Star investor Cathie Wood is usually one to follow. The founder of ARK Invest has watched her biggest fund gain nearly five times more than the S&P 500 over the past five years. But what about when Wood goes for a company that's disappointing investors?
That's the case with Vertex Pharmaceuticals (VRTX -1.24%). In less than a year, the biotech company ended development of two candidates in one of its rare-disease programs. After news broke of the latest to go, the stock sank more than 11% in one trading session.
That's when Wood moved to increase her Vertex holdings. The stock is among the top 10 holdings in the ARK Genomic Revolution ETF. Now the question is, should you follow Wood's lead and consider shares of this biotech company?
More than $6 billion in revenue
First, a little background about the company. Vertex is the leader in cystic fibrosis (CF) treatment. The company last year made $6.2 billion from its CF portfolio. In late 2019, the U.S. Food and Drug Administration (FDA) approved Vertex's newest drug, Trikafta. It became a blockbuster the next year.
The drug could be an important revenue driver in the coming years because it has the potential to treat more than 90% of all CF patients. Revenue will grow progressively from today as Vertex wins approvals in different countries and age groups.
Morningstar predicts $7 billion in sales this year for Vertex, and Trikafta will lead the way. Thanks to booming sales, Vertex has been profitable for the past four years -- and last year reported more than $2.7 billion in net income.
This is all very positive, but investors are concerned about what will happen when increases in CF sales start to slow. At a certain point, Vertex will have reached most potential patients. CF is a rare disease, so once Vertex serves all of today's market, the number of new patients over time will be limited.
Eyes have been on two pipeline programs in particular: treatments for rare lung and liver disorder alpha-1 antitrypsin deficiency (AATD), and gene editing for blood disorders. AATD has spurred Vertex's share-price woes over the past year. The company ended development of one candidate last fall and a second candidate this month, which was the reason for the recent share decline. Vertex said it would bring other AATD candidates into trials next year.
A normal part of drug development
Vertex has said that testing several candidates -- and seeing failures -- is a normal part of drug development, and that's true. It wouldn't be realistic to expect every candidate to be successful. And it wouldn't be realistic to expect success in a new treatment area to happen overnight, either. That's why long-term investors shouldn't be alarmed over the AATD news at this point.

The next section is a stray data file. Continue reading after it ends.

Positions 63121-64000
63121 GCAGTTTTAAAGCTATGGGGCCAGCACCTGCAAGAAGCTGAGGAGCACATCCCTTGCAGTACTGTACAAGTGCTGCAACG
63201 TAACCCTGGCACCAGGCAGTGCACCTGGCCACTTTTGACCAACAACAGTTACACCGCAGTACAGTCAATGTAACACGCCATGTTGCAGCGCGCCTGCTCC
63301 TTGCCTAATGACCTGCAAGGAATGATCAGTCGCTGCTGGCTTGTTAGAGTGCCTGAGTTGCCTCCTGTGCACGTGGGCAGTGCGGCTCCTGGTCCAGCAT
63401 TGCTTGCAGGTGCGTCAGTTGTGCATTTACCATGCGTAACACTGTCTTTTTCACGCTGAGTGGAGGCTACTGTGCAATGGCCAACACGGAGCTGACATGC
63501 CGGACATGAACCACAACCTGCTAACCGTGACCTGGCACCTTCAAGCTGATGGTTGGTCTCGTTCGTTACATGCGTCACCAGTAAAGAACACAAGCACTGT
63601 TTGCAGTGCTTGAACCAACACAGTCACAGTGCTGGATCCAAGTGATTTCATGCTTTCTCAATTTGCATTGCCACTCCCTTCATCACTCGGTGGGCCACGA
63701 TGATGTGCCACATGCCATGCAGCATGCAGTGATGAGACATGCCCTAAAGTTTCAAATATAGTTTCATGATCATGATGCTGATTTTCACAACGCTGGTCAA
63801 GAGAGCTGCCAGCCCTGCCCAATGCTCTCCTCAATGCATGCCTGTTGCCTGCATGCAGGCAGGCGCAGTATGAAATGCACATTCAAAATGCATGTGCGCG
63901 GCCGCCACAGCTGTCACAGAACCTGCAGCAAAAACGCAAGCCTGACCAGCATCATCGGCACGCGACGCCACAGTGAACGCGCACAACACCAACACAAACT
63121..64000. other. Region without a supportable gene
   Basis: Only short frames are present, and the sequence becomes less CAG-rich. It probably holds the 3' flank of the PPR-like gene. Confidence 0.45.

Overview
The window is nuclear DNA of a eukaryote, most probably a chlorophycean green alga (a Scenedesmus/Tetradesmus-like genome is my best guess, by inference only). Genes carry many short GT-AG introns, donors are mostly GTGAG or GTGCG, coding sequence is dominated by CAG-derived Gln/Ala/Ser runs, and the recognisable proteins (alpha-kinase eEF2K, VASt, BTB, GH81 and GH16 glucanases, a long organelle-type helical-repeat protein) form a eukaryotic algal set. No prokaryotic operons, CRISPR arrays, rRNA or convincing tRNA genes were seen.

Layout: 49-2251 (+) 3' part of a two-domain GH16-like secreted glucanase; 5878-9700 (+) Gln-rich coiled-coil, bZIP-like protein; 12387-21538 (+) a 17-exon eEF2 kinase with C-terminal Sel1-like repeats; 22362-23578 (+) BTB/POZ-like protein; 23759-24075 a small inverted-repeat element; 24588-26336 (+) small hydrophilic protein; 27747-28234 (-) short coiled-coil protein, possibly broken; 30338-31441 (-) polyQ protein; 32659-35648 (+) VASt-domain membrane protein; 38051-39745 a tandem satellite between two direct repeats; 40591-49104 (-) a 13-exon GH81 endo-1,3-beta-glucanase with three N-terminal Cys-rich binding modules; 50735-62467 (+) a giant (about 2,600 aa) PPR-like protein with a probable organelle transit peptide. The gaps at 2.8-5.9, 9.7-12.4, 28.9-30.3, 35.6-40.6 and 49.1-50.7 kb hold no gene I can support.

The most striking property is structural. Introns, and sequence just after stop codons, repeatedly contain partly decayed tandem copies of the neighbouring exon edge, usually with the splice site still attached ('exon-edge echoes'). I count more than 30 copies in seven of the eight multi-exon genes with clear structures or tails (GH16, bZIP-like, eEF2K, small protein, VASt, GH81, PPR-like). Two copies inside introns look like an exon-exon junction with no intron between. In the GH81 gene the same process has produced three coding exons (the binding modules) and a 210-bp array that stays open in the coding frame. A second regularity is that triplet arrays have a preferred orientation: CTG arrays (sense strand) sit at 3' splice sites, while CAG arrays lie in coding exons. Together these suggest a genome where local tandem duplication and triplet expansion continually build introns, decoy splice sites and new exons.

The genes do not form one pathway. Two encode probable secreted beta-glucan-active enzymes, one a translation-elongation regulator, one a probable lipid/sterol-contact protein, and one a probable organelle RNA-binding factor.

At the same time, Vertex's results in its gene-editing program for blood disorders sickle cell disease and beta thalassemia are encouraging. The company offered an update this month. In a follow-up after more than three months on 22 patients, all of them showed "consistent and sustained" response to the therapy. And more good news is that this is Vertex's most advanced program outside of CF. The company aims to file for regulatory approval in the coming 18 to 24 months.
Today, stem-cell transplants are the only cure for the two blood disorders. But they are complicated and not options for everyone. Vertex is hoping its one-time gene-editing therapy may offer another option.
Unfortunately, investors' concern over AATD has outweighed their optimism about the gene-editing program. Vertex shares have dropped about 20% so far this year.
Is this an opportunity?
For Cathie Wood, this created opportunity. Vertex's shares are trading at about 17 times forward earnings estimates. That's the lowest since at least January 2020.
Now let's get back to our original question. Should this also create a buying opportunity for other long-term investors?
My answer is "yes," and here's why: We can expect strong CF revenue from Vertex for several years. Vertex even predicts its CF leadership will last through the late 2030s. The billions in dollars of revenue will fund pipeline programs, and we can add to that Vertex's $6.9 billion in cash. This amount of cash even offers Vertex the possibility to buy a close-to-market candidate at any point.
If Vertex is successful with AATD, that would be a plus. But I'm particularly interested in the gene-editing therapy for blood disorders. It's closer to market and could be a game changer.
Vertex may not deliver big gains this month or even this year. But investors who favor buying and holding are likely to reap rewards further down the road, so they may be very happy about their decision to follow Cathie Wood.